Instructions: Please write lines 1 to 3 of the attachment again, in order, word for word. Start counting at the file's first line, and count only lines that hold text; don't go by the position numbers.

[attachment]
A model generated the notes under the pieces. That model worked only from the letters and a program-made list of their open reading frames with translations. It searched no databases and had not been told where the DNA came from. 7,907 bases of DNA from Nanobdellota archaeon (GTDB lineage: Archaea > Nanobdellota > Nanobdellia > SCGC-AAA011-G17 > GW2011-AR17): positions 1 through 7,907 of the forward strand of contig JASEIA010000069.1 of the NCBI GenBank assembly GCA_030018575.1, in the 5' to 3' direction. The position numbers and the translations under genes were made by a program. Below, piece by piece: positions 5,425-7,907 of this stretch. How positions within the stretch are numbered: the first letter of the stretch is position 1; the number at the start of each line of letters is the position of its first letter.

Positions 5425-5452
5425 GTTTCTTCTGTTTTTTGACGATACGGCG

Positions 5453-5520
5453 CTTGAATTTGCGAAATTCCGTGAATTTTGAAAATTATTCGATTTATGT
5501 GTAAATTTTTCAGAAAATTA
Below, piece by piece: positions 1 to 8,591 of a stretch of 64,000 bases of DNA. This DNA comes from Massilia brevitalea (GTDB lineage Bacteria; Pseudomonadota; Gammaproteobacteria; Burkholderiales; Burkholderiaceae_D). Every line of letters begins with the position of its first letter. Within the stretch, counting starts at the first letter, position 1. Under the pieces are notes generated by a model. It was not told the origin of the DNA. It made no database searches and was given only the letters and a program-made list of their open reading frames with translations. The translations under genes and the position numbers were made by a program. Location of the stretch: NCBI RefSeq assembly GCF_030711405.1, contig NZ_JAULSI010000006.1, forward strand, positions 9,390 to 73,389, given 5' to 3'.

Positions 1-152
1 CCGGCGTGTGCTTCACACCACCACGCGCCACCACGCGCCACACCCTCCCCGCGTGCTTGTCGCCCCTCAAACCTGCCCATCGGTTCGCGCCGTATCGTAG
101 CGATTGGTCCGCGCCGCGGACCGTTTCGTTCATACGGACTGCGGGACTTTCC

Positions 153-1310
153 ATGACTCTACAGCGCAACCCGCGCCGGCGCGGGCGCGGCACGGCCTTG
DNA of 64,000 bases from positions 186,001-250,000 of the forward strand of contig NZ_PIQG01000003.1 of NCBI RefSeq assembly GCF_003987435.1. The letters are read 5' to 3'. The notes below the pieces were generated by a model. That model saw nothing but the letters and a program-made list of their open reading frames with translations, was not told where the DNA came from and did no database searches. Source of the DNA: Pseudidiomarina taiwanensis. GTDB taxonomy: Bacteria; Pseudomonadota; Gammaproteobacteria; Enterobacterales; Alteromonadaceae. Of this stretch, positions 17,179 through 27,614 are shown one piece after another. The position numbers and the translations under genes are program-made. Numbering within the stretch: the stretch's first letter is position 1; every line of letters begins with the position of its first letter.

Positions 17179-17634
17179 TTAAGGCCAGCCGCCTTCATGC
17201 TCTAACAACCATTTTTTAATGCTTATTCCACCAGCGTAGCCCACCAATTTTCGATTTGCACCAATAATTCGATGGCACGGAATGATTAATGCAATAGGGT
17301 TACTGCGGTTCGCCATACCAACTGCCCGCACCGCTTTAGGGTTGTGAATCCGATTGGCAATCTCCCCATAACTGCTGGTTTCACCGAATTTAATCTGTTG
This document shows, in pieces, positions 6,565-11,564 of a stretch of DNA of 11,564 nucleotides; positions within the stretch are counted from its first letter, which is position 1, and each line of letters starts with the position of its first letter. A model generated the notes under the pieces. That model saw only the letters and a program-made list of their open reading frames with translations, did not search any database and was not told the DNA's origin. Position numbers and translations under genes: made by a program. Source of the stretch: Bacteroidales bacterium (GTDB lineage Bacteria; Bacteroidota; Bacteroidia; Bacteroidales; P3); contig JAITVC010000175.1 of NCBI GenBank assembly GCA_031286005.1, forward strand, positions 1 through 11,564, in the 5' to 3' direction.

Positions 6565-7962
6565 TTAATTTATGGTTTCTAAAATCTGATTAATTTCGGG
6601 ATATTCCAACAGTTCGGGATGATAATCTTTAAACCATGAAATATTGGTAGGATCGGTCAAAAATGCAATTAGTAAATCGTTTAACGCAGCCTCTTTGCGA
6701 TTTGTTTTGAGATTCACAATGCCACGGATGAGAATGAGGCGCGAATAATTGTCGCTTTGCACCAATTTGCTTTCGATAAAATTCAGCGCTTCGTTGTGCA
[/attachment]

A model generated the notes under the pieces. That model worked only from the letters and a program-made list of their open reading frames with translations. It searched no databases and had not been told where the DNA came from. 7,907 bases of DNA from Nanobdellota archaeon (GTDB lineage: Archaea > Nanobdellota > Nanobdellia > SCGC-AAA011-G17 > GW2011-AR17): positions 1 through 7,907 of the forward strand of contig JASEIA010000069.1 of the NCBI GenBank assembly GCA_030018575.1, in the 5' to 3' direction. The position numbers and the translations under genes were made by a program. Below, piece by piece: positions 5,425-7,907 of this stretch. How positions within the stretch are numbered: the first letter of the stretch is position 1; the number at the start of each line of letters is the position of its first letter.

Positions 5425-5452
5425 GTTTCTTCTGTTTTTTGACGATACGGCG